In many ways, cybercrime and network protection are two sides of the same coin. The experts dedicated to each activity are always looking for ways to strengthen the base of their operations and detect loopholes and liabilities before their counterparts do. So as technical components and analytics capabilities continue to evolve in the commercial market, it makes sense that hackers would incorporate these innovations into their own operations as well. The only surprising part, according to the latest report from Blue Coat Systems, is how quickly these malicious programmers are working to bolster the infrastructure that supports their cybercrime campaigns.
Blue Coat Internet security researchers have been tracking the evolution of some of the world's largest malware networks, or malnets, for more than a year. Aside from the impressive maturation of these systems, there has also been a significant jump in volume. Blue Coat Security Labs are currently monitoring more than 1,500 unique malnets, representing a 200 percent increase from just six months earlier.
As a result, analysts anticipate that two-thirds of all 2012 web attacks will be traced back to these crimeware networks.
Anatomy of an attack
By analyzing these malnets, instead of immediately attempting to intervene, Blue Coat experts hope to gain a better blueprint of how attacks are triggered. So far, the team has already been able to impart several granular insights on Internet security pros.
According to the report, cybercriminals must first focus on building out their malevolent infrastructure. This typically includes amassing thousands of unique domain names, servers and websites to help draw users into the crosshairs. In an interview with InformationWeek, Blue Coat's Tim van der Horst suggested that the largest malnet currently under observation, Shnakule, boasts as many as 5,000 malicious hosts when operating at maximum capacity.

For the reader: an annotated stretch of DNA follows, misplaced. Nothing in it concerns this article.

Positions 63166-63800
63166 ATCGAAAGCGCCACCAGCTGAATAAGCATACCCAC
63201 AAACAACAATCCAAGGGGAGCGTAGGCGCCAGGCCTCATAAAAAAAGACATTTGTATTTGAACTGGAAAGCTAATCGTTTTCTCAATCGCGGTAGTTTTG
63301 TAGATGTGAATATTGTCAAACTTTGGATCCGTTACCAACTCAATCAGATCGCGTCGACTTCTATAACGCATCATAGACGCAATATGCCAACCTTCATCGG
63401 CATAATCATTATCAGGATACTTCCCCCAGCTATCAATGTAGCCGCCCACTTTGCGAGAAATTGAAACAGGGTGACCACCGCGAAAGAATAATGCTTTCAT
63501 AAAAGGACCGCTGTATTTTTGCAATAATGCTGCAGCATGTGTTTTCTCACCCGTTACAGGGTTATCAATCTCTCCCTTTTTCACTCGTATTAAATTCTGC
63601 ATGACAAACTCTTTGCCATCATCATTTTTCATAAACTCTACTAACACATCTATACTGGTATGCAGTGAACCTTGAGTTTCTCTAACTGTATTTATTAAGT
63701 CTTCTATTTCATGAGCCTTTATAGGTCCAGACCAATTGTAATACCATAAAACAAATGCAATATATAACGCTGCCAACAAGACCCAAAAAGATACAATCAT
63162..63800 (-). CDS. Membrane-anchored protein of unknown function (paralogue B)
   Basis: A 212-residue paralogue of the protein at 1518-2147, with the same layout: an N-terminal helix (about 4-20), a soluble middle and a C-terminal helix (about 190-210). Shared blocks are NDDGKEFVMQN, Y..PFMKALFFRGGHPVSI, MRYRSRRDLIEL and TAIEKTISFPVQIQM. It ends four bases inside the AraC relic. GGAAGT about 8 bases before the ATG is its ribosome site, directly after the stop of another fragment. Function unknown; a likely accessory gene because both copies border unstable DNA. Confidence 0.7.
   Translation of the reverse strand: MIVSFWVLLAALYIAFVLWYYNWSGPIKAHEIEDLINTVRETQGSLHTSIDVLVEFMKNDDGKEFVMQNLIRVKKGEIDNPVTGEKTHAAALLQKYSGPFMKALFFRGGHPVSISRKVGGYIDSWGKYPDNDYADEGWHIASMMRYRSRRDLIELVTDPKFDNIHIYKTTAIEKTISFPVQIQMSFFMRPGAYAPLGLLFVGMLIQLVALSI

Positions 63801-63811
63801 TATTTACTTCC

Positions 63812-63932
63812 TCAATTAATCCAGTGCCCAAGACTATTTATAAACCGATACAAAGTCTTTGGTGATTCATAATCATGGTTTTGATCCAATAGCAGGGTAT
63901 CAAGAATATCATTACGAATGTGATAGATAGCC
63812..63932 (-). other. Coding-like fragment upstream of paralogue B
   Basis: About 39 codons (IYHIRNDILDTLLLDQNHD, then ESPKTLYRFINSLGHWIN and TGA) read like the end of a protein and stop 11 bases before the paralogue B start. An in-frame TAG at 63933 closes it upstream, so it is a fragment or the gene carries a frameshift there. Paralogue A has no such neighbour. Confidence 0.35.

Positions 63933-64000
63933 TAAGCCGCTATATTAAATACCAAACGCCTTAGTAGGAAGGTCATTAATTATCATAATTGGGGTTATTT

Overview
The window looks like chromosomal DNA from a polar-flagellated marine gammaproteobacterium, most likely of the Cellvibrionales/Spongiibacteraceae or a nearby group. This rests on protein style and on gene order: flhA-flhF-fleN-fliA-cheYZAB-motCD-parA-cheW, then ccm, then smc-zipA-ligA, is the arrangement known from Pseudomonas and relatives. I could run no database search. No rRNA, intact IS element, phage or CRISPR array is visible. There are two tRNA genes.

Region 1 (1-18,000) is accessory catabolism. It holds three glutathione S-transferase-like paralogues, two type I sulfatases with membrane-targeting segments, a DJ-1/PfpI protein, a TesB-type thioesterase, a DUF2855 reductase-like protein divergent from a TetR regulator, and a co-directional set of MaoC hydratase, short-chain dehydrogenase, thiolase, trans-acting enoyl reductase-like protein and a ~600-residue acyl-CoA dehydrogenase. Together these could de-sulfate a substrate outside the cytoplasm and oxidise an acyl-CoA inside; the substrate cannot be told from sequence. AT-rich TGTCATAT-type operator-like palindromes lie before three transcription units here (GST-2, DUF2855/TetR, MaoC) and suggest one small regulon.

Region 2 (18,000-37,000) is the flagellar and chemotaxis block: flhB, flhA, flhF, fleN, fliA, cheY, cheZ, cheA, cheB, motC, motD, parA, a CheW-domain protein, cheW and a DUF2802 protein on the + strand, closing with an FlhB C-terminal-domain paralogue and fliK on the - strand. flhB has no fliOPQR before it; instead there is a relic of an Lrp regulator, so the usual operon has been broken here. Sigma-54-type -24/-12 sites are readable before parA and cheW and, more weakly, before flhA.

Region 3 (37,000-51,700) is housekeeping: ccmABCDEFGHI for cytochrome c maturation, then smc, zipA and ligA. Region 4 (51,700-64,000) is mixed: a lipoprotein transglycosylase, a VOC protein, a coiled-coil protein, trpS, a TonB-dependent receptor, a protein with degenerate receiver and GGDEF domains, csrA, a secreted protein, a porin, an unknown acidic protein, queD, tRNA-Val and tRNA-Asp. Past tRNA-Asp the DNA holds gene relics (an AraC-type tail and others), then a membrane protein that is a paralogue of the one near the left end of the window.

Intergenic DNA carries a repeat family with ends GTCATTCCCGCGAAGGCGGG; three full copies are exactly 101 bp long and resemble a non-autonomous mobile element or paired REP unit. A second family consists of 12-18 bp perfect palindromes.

Once they are confident that they have a solid foundation in place, cybercriminals begin performing reconnaissance missions to help pinpoint the behaviors of potential targets. According to the report, hackers tend to stalk users frequenting digital "watering holes" such as search engines and social media sites. And not unlike brand ambassadors and marketing managers, they are turning to advanced analytics applications to monitor activity on these platforms and informing their engagement strategies. The only difference, of course, is that hackers are hoping users will click on a far more dubious payload.
Most often, cybercriminals will exploit the vulnerabilities uncovered during reconnaissance campaigns to infiltrate machines and plant Trojans that report back to a commanding botnet. According to the report, it is not uncommon for each malnet to store the seeds of several different botnets and disseminate each version at random. In the InformationWeek interview, van der Horst also noted that this concept of variety extends to the style of traps hackers lay. Shnakule tricks users with everything from fake antivirus and browser updates to banner ads posted on adult websites.
Once users bite on the bait and their devices fall under the command of malicious programmers, the drone machines then work at the malnet's bidding to effectively make it a self-perpetuating entity.
"This vicious cycle makes it impossible to eliminate the botnet threat if you haven't first solved the malnet problem," van der Horst explained. "Breaking the malnet cycle should be the primary focus of the security industry, yet most security solutions are still focused solely on identifying the malware payload rather than the infrastructure that is delivering it."
Selecting a treatment strategy
To stand tall in the face of these emerging threats, corporate IT teams can purchase malnet intelligence from specialists such as Blue Coat that can reveal the distinguishing factors and possible traps companies should be looking out for. But for companies that have little room for niche consulting projects in their technology budgets, effective employee education initiatives are at least a step in the right direction. From keeping end users abreast of the latest social engineering attacks that could turn up in their inboxes to implementing policies that restrict the trafficking of mission-critical information across public platforms, there are several easy and affordable ways to limit risk.
So while industry authorities may have to be the ones conducting the heavy lifting required to identify and address the cause, every company can work on treating the symptoms and establishing the conditions for a healthy network environment.
Security News from SimplySecurity.com by Trend Micro